[Beowulf] Virtualization in head node ?

Tim Cutts tjrc at sanger.ac.uk
Wed Sep 16 07:37:23 PDT 2009

On 15 Sep 2009, at 11:55 pm, Dmitry Zaletnev wrote:

> When install CentOS 5.3, you get Xen virtual machine for free, with  
> a nice interface, and in it, modes with internal network and NAT to  
> outside world work simultaneously, witch is not the case of Sun xVM  
> VirtualBox. Never used VMWare because of its value of $189, people  
> say it's a good VM. But whatfor, if there is CentOS 5.3 with Xen,  
> the industry best emulator/VM?

VMware has some free versions; the pay-for versions have a number of  
extra features which are generally missing from the competitors, and  
some of which are quite shiny.  The automated hot migration of VMs to  
load balance, for example.  Last time I looked, you could manually  
migrate Xen VMs from one host to another, but it wouldn't do it  
automatically.  vSphere also has high availability and fault tolerance  
features; I use the HA but not the FT yet (FT is like Marathon for  
Windows - it runs two copies of the VM in lock-step on two hosts, so  
that if one of the physical servers dies, the VM doesn't even need to  
reboot.  Obviously there's a significant performance penalty in this).

The other thing I find useful in vSphere that isn't yet present in Xen  
(at least last time I looked) was the ability to give particular users  
fine-grained access to their VM.  For example, I used to have to give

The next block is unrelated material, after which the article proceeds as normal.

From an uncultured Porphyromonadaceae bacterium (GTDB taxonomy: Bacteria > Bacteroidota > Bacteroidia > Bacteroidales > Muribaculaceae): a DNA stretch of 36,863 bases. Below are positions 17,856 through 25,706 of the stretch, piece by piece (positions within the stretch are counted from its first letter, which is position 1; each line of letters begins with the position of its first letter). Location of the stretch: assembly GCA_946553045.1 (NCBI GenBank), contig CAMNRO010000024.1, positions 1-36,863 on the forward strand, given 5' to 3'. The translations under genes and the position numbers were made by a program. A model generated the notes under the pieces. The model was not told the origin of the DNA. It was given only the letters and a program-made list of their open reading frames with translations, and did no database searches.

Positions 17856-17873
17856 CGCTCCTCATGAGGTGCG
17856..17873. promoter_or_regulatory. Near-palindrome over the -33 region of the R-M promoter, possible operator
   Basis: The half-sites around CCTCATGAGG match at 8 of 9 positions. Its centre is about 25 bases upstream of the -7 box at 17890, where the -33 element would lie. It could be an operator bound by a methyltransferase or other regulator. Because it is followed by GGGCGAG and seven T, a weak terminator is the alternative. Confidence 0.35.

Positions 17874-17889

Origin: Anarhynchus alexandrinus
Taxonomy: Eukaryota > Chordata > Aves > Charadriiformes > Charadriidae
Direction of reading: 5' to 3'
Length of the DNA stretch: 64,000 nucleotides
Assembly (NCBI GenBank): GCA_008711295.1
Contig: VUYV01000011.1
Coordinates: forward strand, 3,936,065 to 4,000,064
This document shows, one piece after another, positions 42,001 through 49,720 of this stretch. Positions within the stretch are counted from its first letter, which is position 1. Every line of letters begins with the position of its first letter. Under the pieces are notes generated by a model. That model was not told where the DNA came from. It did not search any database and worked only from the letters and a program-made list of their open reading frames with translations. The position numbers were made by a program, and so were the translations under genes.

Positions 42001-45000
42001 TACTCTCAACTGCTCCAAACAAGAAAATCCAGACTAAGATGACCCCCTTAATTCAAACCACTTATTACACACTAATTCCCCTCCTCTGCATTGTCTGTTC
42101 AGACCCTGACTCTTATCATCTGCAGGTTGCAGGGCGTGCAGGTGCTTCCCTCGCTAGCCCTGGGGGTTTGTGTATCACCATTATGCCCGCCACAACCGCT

some users sudo access to their machines, and generally I can get  
around that now by allowing them to reboot their virtual machine  
instead, and they no longer need sudo at all.  I consider this an  

More contentious is the memory deduplication trick.  I can see  
arguments both for and against this.  VMware's workstations products,  
and Xen, and presumably other hypervisors, give the VM as much RAM as  
you configure it with, regardless of whether it's going to use it or  
not.  ESX can be configured to do this too, but by default it doesn't,  
and allows you to overcommit memory.  It pays for this partly by  
deduplicating memory pages.  Here's the output from the esxtop monitor  
program on one of our VMware servers (an HP BL490 blade server with  
72GB of RAM):

  3:29:06pm up 6 days 23:40, 161 worlds; MEM overcommit avg: 0.00,  
0.00, 0.00
PMEM  /MB: 73718   total:   618     cos,   967 vmk,   30880 other,   
41252 free
VMKMEM/MB: 72164 managed:  4329 minfree,  5980 rsvd,  65700 ursvd,   
high state
COSMEM/MB:    69    free:  1239  swap_t,  1239 swap_f:   0.00 r/s,    
0.00 w/s
NUMA  /MB: 36582 (11703), 36034 (29548)
PSHARE/MB:  3953  shared,   121  common:  3832 saving
SWAP  /MB:    13    curr,     0  target:                 0.00 r/s,    
0.00 w/s
MEMCTL/MB:     0    curr,     0  target, 25748 max

The PSHARE row is the key one here; it's identified 3953 MB of memory  
pages which are the same on various machines, and is using only 121 MB  
to store them, saving 3832 MB of RAM.  Our VMs are very heterogeneous;  
there are CentOS, Scientific Linux, Debian 4, Debian 5, SLES 10 SP2,  
Windows XP (both 32 and 64-bit), Windows Server 2003 (both 32 and 64- 
bit), Solaris... if they were more homogeneous, I'm sure the PSHARE  
saving would be much higher.


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